“It’s always changing,” he says. “I think it’s exciting. Each generation has a different idea of what jewelry means or should look like. There’s a lot more flexibility to use things other than silver or gold or platinum as materials, like rougher surfaces and rougher stones. This generation is throwing everybody a bit of a curve, but ultimately it will be the same — giving jewelry to express their love. It’s definitely challenging to come up with something different, to follow different veins of creativity.”

Change is critical, after all.

“There are a few aspects of the industry that remain constant, but overall, the puzzle of design, marketing and market conditions are all constantly changing. Change has become a source of inspiration and is essential for growth.”


Is there a secret to managing multiple stores? 
I think it’s about relationships. I’m challenged to have better relationships. If you are trying to manage it you are probably upside down. If you are partnering with people and have good relationships it goes more smoothly.

What do you do to encourage collectors? 
That’s the hope of any designer. We have a customer list of several thousand people. We build collections, which is a road map or footprint for people to come back and add to their collections. It’s incredible how many people we’ve started a relationship with in selling them a diamond ring.

What kind of training program do you have?
We first of all give them a broad range of skill sets that would encourage them to build a tool chest to feel comfortable. If they know about the history and how and why I created this that helps them to open up conversations and they’re not just trying to sell. Every customer is different. Build a relationship and make a sale at the same time.

How do you merchandise multiple stores? 
We have different inventory in every store. We’re constantly analyzing the data of what we’re selling and merchandising the store in a way that fits that market. Two stores are about 200 yards from each other. One is in a hotel at J.W. Marriott and the other is in an urban mall in Denver. Mall traffic is different from the hotel trade. In the Boulder store, people have the wherewithal to buy whatever they want. We build it for younger people and people who are traveling, too. We have more one of a kind pieces and also products for university students and younger people.”

What about e-commerce? 
It’s a small percentage overall. It’s not growing as rapidly as we thought it would grow. Attracting people to the website and having them spend more time there is critical today. More and more we are telling stories and trying to create an experience that’s parallel to what we are creating in the store. Creating an experience, not just a shopping spot. It’s about understanding the dynamics of having a good website.

What sets your stores apart from competitors? 
Everything we have is an expression of my art or my experience. That is our unique selling experience. Our jewelry doesn’t look like others. It’s non traditional, hip, new age or different jewelry. We don’t have the proposition that it fits everybody. Some things look more traditional but there’s always a twist or turn to make our jewelry unique.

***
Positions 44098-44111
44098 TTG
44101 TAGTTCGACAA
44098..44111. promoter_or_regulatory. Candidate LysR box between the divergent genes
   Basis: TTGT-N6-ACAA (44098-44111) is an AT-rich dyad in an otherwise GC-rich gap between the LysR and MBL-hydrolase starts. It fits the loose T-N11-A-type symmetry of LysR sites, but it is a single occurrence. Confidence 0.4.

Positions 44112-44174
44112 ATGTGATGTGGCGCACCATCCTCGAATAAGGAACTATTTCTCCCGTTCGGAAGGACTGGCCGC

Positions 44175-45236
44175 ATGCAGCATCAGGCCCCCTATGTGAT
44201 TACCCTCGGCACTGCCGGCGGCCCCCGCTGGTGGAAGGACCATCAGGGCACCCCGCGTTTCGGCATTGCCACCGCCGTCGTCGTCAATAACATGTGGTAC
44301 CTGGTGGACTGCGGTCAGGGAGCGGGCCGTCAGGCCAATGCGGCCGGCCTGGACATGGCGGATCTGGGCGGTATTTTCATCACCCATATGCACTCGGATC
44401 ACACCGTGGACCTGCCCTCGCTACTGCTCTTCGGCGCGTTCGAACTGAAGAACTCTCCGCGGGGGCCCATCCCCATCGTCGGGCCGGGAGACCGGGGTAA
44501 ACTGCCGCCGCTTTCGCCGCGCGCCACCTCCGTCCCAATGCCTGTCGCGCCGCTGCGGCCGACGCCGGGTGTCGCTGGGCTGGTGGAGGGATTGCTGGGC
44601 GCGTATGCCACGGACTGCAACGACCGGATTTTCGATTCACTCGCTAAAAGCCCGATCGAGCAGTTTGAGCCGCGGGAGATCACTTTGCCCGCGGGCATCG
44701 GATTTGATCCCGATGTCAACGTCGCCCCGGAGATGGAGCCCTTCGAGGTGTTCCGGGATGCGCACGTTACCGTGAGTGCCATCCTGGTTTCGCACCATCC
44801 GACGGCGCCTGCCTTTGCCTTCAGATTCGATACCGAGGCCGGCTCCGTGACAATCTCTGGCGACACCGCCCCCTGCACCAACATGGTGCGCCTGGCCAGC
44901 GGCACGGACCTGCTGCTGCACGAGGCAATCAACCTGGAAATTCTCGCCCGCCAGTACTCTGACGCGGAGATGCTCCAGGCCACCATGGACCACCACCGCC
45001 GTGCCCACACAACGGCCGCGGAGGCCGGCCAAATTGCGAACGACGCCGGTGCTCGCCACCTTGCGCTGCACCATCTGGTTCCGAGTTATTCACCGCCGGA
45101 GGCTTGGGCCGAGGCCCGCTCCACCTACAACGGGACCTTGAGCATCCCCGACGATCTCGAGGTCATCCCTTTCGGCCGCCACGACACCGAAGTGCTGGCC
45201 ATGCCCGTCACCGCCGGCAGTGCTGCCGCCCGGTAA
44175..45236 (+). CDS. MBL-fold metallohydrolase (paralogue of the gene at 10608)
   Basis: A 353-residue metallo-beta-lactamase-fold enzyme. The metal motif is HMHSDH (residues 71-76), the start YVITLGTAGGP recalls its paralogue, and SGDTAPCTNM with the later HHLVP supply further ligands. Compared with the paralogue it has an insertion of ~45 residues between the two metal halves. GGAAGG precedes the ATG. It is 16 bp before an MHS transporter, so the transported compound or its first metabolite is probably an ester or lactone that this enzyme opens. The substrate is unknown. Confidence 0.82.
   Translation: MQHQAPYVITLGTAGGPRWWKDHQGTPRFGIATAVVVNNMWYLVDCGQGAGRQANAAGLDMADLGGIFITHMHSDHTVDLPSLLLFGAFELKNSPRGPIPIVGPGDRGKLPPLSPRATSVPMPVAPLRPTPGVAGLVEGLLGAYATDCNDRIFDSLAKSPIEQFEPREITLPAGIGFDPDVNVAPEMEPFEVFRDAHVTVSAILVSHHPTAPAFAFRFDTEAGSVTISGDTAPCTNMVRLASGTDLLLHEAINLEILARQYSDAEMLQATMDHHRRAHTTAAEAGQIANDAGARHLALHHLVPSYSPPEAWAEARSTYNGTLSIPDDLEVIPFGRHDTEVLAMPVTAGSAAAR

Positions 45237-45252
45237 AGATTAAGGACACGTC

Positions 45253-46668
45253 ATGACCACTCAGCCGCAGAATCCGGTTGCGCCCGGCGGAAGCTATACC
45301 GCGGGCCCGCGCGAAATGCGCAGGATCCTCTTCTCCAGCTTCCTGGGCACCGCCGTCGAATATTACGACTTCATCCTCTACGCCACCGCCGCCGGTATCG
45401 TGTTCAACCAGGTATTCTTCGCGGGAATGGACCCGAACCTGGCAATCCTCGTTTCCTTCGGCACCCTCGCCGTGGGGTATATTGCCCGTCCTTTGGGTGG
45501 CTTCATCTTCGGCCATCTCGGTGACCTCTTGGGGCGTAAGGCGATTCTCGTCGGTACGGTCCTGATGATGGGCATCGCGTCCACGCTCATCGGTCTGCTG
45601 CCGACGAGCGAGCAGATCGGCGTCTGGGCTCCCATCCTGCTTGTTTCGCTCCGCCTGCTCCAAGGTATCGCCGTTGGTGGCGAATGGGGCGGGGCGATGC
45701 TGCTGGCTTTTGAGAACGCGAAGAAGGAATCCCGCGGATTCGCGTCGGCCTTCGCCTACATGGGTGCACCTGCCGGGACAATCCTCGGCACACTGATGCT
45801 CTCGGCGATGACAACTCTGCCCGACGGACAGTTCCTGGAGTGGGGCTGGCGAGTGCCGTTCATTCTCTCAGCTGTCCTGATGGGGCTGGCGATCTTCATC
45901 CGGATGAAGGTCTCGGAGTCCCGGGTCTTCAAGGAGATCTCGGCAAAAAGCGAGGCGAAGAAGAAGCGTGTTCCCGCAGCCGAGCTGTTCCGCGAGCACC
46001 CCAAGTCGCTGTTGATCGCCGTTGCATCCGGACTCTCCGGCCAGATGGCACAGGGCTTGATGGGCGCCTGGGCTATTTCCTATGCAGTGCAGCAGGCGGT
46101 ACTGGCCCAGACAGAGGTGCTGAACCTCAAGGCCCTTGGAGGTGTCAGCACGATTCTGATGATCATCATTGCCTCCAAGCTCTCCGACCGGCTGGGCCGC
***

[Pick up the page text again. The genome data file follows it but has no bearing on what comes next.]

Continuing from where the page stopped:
5 Cool Things About John Atencio 

1. EXTRA DISPLAY POWER. Five shadow boxes in the front windows feature lazy Susans with a divider, so different jewelry faces the interior and exterior of the store, providing a total of 10 displays. At mid-day, sales staff rotate them so that people walking around the very active Pearl Street Mall will see different jewelry throughout the day.

2. DESIGN ACUMEN. Atencio launched his own luxury watch collection, Pantheon, inspired by ancient Roman architecture, at the store’s opening event. “It was exciting to pair a store opening in a new market with a new product introduction,” he says. His collections have grown from simple sterling silver designs to a collection of silver fashion, gold fashion, bridal and Signature Couture, one-of-a-kind designs featuring rare, responsibly sourced gemstones.

3. DOG-FRIENDLY INITIATIVES. For the Boulder store opening, Atencio designed a silver dog tag pendant featuring the Flatiron Mountains on the front and a dog paw on the back. The new Boulder boutique is located at the foothills of the Flatiron Mountains, so this design was unique to the Boulder market. A significant percentage of the sales of this piece was donated to three important dog charities.

4. INDIVIDUAL IDENTITY. John Atencio has responded to market conditions by changing his approach to merchandising and marketing, approaching each store as its own operation. “We carefully analyze and merchandise each of our seven stores individually,” says Atencio. “We are now recognizing and reflecting differences in demand, demographics and location.”

5. A LOCAL FOCUS. Marketing efforts are tied to local experiences. For example, the store sponsored the Boulder International Film Festival. It created signage, local newspaper ads saluting artistry and the art of film, and created in-store events themed around the festival.



Make sure some cases are movable to create space for events. And choose multi-functional pieces, like granite-topped surfaces that can double as a bar.”


This article originally appeared in the January 2018 edition of INSTORE.